Just by scanning its founding supporters list, you can see that Momentum Renewal is a version of “continuity Momentum”, supported by the bulk of those responsible for the organisation’s trajectory over the last three and half years.
In some respects MR is almost certainly worse than "continuity". It seems to represent not just the existing Momentum office faction, but a particular wing of it - by and large, the worst wing of it.
Those behind it were in general defenders of Momentum as it existed until the moment this campaign was launched. They militantly opposed democratic, class-struggle and socialist criticisms of the organisation; and in so far as they criticised it, it was from the right, from a viewpoint that was more nationalistic, more Stalinist and weaker on tackling antisemitism. Now they are adopting Momentum democracy and class politics as convenient banners.
They say they want to “put Momentum back in the hands of its members” and bandy about around the word democratic. No one should believe that, given their record – destroying Momentum’s democracy, imposing undemocratic structures and rules which they then ignored at their convenience, and creating a toxic culture in which criticism and even disagreement are often met with denunciation and witch-hunting. Many of those who have signed the Momentum Renewal statement have been the worst witch-hunters.
In the Labour Party too, these people have – in the teeth of the membership surge and its aspirations for democratisation – done little to fight for democracy, actually degraded it in some areas (eg Young Labour) and created a culture inhospitable to discussion and debate.
Even if you could take them at face value, the procedural changes MR advocates go nowhere near meaningful democratisation. They are obviously written to avoid anything too close to membership control over decision-making – eg a real conference, but “a strategic review, with strategy papers circulated [and] workshops and debates”.
MR’s other selling-point is that it stands for a movement “rooted in working-class communities” and so on. Many of its supporters have taken to social media to proclaim MR as the voice of class politics and decry rival organisation Forward Momentum as middle-class, liberal, London-centric, etc. Most incoherently and hypocritically, given the culture the MR people have helped to entrench in Momentum and more broadly over the last five years, they have attacked "NGO culture".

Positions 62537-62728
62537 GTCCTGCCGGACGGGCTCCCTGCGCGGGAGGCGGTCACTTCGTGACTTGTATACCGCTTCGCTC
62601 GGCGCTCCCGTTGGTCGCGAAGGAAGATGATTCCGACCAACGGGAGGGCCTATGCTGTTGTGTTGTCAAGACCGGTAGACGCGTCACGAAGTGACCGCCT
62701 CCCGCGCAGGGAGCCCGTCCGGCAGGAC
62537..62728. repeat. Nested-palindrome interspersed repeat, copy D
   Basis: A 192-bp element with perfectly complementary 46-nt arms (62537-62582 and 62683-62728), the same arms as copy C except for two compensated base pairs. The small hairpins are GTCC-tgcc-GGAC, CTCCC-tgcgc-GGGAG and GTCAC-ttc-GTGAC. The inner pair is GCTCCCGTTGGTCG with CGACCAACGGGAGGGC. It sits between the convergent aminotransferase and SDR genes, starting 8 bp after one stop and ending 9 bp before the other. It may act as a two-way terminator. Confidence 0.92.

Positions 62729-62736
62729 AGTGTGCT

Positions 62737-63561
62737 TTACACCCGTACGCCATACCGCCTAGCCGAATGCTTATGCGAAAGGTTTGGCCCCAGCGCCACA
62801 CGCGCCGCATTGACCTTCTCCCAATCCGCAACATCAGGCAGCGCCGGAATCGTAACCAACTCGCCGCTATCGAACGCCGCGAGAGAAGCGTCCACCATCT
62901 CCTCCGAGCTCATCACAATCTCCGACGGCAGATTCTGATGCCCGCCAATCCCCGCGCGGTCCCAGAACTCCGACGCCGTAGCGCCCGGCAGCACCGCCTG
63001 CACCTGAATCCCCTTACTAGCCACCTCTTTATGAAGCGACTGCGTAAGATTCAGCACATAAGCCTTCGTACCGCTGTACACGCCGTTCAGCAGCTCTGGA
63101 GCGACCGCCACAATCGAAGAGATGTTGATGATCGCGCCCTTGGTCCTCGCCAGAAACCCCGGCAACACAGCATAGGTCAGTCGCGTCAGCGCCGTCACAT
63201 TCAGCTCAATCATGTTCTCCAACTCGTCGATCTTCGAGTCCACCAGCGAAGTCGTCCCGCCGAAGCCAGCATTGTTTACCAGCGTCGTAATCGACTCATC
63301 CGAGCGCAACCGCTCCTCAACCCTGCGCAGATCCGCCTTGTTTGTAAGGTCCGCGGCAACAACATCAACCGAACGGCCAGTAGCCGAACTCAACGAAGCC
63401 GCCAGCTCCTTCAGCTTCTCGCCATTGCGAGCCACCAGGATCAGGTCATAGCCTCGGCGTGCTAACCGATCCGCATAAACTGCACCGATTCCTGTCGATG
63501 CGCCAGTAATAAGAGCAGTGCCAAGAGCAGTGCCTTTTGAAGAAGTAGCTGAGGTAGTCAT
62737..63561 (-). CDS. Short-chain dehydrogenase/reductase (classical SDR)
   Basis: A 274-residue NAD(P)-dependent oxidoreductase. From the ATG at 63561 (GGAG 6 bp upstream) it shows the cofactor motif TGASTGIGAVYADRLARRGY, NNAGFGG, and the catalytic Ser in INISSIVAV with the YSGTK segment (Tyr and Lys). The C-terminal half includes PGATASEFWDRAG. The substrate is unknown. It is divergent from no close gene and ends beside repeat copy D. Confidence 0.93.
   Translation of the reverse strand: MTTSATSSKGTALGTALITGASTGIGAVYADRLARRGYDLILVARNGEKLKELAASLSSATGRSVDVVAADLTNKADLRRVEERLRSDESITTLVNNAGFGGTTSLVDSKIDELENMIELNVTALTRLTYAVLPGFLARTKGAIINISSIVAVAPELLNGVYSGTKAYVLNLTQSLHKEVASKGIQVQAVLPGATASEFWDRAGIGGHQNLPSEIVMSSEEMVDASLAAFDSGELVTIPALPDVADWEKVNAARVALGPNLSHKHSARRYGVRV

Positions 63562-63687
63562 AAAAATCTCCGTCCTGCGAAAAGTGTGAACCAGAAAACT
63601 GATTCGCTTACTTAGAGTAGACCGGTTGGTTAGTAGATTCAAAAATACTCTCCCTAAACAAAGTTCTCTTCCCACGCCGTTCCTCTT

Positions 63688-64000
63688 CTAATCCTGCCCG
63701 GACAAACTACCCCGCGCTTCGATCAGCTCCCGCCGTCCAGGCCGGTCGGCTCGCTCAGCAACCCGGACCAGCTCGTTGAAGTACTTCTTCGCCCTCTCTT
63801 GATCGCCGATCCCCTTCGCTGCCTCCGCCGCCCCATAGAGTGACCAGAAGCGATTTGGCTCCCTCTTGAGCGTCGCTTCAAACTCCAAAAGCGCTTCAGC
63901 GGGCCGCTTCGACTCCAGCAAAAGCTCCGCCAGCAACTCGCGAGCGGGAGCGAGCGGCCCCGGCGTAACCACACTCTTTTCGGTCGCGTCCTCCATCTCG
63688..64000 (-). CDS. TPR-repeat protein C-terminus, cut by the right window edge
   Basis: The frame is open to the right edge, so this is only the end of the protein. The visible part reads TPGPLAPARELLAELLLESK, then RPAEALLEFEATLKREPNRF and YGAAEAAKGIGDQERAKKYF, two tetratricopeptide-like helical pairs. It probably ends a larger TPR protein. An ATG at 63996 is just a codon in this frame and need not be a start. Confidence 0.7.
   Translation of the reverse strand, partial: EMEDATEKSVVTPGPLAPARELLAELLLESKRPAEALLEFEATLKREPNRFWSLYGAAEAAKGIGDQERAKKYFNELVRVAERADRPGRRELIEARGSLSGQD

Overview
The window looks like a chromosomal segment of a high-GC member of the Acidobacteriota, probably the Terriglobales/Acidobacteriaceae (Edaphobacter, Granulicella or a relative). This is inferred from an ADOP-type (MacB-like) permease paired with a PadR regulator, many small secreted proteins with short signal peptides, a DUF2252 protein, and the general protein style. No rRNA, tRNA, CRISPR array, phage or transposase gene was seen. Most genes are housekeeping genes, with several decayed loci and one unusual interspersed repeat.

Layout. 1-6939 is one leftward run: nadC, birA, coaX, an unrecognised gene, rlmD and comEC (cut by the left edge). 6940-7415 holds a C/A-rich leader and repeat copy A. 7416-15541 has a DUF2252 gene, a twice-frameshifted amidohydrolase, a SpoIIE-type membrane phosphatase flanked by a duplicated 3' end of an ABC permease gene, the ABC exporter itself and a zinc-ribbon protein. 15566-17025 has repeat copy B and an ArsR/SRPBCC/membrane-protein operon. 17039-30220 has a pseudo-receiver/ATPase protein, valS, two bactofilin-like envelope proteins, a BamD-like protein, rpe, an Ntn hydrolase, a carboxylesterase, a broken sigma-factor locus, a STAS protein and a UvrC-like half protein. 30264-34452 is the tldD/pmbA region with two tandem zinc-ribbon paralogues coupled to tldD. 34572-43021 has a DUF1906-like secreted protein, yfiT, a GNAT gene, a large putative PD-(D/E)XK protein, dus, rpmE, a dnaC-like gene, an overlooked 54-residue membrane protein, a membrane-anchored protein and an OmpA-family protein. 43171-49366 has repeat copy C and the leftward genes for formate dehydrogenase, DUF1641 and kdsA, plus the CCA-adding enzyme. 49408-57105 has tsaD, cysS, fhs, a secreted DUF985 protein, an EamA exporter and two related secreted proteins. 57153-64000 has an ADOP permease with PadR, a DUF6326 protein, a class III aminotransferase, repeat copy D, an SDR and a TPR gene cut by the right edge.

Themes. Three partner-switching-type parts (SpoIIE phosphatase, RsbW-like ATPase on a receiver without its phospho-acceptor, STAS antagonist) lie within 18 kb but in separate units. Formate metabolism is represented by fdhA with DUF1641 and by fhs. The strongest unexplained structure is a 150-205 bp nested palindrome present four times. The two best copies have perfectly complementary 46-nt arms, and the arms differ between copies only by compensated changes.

Making class central is good. Prominent Scottish activist Matt Kerr, who is supporting Momentum Renewal, has written a decent article for Tribune which makes the case for class-struggle politics in general terms, but does not explain why this suggests support for MR.
Matt has an eloquent phrase about “simply protecting the leadership at the expense of broader political ambitions”. That is precisely a large part of what has been wrong with Momentum since 2017 – but the organisers of MR supported this approach and were central to implementing it.
Over the last three years Momentum has done very little to promote class politics and class consciousness. It has done very little to support working-class struggles – even when asked directly for support. It has refused to call for repeal of the anti-trade union laws, despite this being both Labour conference policy and agreed by the National Coordinating Group.
It has predominantly pursued political relationships with top trade union officials, elected and unelected, not grassroots workplace and union activists – and encouraged young activists to get jobs in the bureaucracy, not in workplaces where they can organise. The MR supporters list is no more flush with rank-and-file union activists than the Forward Momentum one.
Any suggestion from MR supporters that they want to see this change should not be treated as reliable. Again, because of the record of most of those involved; and because, beyond stock phrases, MR as an organisation has little to say about what it advocates in terms of working-class struggles and demands.
Of course some individual MR supporters may be more serious and sincere; but in general both democratic reform and class politics seem to be convenient pitches to keep control of the organisation - so that there will be no actual democratic disruption, however limited, to the status quo. There may be some cosmetic smartening up; but in general the trajectory of an MR-controlled Momentum will most likely be worse than at present.
Given the Morning Star-connections and Stalinist-influenced politics of so many of those involved, and the prominent role of MPs like Ian Lavery and Jon Trickett, phrases like “working class”, “communities”, etc, also function as code for nationalistic, conservative left politics.
Although its founding statements avoid mentioning these issues, MR is clearly a pro-Brexit and anti-free movement campaign. Many of its supporters undoubtedly hold regressive, Morning Star-type positions on others issue too, for instance on antisemitism, on China’s brutal suppresson of the Uyghurs and on trans rights.
A large part of why Momentum Renewal can engage in democratic- and socialist-sounding demagogy is the political woolliness of its main opponents, Forward Momentum. Clear, adequate positions and arguments on Momentum democracy, on the struggle in the Labour Party and on the wider class struggle could quickly destroy MR’s pretensions. That is what Momentum Internationalists is fighting for, in Forward Momentum and more generally.